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French punctuation spaces

Can any French typesetters (or of course English typesetters with extensive experience of French typesetting) give me the rules for which spaces should appear before and after the different punctuation marks?

I found this excerpt courtesy of Microsoft:

Note: When traditionally typesetting the French language a word space is inserted before or after several punctuation characters. These characters are colon, semi colon, question, exclamation, right guillemets, and left guillemets. Commonly the preferred word space used is a thin space of 1/8 the em. Some French typographers prefer to use a larger space character of 1/4 the em with the colon and some other punctuation characters. OpenType supports character substitution and language dependant variants.

A font which suggest French Cinema through the ages....


I was interested in what fonts people associated with
a) Cinema and film
b) French Cinema and film through History

I understand this is wide open to a lot of interpretation!
If it helps the cover will include a still from the French film " The Artist" (Black and white film, but made in 2011).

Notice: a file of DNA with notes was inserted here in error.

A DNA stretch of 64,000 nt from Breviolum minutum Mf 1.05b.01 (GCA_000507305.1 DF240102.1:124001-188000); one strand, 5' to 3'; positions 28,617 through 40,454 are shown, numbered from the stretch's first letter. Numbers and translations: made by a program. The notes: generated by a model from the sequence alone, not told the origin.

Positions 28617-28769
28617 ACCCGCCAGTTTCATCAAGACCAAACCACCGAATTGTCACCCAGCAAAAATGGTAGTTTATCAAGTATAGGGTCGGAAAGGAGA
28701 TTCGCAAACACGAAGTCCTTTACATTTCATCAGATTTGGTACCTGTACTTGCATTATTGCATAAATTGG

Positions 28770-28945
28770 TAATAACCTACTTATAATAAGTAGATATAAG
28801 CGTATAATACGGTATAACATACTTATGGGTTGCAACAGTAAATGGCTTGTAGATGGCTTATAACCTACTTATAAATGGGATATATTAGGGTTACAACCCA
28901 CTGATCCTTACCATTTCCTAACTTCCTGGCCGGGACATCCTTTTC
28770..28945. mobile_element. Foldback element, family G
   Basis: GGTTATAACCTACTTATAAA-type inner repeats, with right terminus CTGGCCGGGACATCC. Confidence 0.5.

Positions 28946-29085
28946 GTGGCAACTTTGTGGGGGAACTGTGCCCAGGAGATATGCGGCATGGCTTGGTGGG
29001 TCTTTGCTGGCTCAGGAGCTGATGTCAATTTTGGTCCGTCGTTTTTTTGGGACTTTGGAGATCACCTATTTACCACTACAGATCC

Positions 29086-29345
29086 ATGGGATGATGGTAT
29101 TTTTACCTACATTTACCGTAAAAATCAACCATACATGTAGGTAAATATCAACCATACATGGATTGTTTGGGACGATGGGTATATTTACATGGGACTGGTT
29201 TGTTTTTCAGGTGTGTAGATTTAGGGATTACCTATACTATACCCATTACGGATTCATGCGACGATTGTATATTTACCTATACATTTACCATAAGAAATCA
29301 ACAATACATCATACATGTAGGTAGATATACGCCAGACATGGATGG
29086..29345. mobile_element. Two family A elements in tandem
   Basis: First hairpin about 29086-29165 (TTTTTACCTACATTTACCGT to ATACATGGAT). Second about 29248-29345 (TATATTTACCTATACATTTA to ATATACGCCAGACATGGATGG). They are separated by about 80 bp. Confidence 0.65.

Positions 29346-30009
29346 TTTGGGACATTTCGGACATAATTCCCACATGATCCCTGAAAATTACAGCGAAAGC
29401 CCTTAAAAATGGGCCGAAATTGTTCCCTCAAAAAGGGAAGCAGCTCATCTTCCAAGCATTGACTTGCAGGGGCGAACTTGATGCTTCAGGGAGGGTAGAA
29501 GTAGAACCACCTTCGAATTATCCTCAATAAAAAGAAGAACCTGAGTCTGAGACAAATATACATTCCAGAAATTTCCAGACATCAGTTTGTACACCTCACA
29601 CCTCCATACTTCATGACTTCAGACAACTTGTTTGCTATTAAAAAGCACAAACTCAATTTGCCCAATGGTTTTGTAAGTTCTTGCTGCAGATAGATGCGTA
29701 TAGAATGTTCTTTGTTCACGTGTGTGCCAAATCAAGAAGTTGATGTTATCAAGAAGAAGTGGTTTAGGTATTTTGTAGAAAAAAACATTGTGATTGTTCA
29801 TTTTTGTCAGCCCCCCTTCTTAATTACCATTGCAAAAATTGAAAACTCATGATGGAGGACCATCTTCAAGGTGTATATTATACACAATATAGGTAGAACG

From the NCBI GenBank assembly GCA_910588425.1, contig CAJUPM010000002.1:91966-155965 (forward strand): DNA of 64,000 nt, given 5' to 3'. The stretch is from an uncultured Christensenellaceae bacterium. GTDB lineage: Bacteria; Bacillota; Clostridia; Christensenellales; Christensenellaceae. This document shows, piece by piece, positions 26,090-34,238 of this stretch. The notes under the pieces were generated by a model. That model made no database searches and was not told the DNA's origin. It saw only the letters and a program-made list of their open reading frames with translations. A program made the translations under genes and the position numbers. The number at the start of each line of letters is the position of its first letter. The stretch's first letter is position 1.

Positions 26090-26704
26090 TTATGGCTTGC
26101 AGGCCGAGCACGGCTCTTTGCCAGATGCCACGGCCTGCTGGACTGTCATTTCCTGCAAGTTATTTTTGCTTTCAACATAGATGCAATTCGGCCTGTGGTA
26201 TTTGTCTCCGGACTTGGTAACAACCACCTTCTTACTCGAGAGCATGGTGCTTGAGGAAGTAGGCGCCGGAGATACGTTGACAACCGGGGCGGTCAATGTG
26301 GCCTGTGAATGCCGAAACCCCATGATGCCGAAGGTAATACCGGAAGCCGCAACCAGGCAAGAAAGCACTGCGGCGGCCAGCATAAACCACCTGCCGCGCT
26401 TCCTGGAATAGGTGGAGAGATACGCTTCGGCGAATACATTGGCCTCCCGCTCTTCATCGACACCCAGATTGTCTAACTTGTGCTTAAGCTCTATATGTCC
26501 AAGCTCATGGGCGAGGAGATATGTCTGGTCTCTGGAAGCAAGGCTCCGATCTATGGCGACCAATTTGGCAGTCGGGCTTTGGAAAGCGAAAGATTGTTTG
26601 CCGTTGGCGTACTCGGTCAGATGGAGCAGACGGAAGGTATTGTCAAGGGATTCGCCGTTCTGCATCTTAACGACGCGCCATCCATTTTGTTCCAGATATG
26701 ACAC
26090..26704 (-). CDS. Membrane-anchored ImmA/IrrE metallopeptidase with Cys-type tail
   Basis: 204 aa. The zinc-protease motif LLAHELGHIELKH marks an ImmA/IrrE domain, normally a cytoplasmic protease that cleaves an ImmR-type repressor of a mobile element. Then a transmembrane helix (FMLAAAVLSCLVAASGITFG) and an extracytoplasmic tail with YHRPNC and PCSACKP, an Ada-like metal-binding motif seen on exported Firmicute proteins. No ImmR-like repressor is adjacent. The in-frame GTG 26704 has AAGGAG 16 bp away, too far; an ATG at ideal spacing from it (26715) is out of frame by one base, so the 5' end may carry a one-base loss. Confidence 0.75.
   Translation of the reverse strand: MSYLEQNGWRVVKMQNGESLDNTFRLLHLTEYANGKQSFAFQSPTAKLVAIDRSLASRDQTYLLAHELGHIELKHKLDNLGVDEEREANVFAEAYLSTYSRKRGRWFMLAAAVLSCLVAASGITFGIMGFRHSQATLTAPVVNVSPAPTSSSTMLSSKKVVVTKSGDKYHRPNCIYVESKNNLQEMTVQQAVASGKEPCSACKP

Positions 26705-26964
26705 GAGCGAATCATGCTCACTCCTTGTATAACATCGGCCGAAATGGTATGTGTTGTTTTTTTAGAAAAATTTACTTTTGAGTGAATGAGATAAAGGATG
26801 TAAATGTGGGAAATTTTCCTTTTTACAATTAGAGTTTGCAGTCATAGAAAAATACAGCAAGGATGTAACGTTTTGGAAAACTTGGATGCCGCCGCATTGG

The client has asked for a bold modern cover (ha).
Though the actual film is a modern interpretation of a silent movie.



Can anyone convert this into a font?


Hello all,

I found this image in an old french book of lettres. I was wondering if it could be desaturated and made into a font somehow. I do not have the resources or the know-how to do this. If you're able to do this and don't mind, I'd be very appreciative if you could send me over the .otf or .ttf file.


Apollo from Fonderie Typographique Française

I stumbled over a http://link to some specimens of this typeface called Apollo. I like the quirks that sets it apart from similar faces, the C in particular, with the top terminal cut horizontally and the bottom terminal cut at an angle. Has this typeface ever been digitized or revived under another name? I hadn’t heard of it before.

Historical French Scripts into Typefaces

I'd like to know if the three historical French scripts have been translated
into digital typefaces?
As a reminder, here's the list of these XVI/XVII th century scripts:
Ronde, Bâtarde, Coulée.
Do the designers of the typefaces change their names for commercial purpose?

All I can find is ATFrenchScript which is a Ronde.
It originated from Stephenson Blake back in 1905.

Clement Numbers 1838


Just released a nice set of numbers, rescued from a 1838 Type Specimen Book issued by the Fonderie Clement, Bruxelles.

The 5 is my favorite, the upper part is unique.
I fell in love with it. And so I decided to digitize them all.
I hope you enjoy them! I made them with love.

Available for download at http://goo.gl/cgxts Just $15

I'm not completely sure, but I think that Clement was a Didot's apprentice, who then started his own foundry. If anyone has more info on that, I will appreciate it.


Looking for Auriol's Française-allongée or Française-légère - or suggestions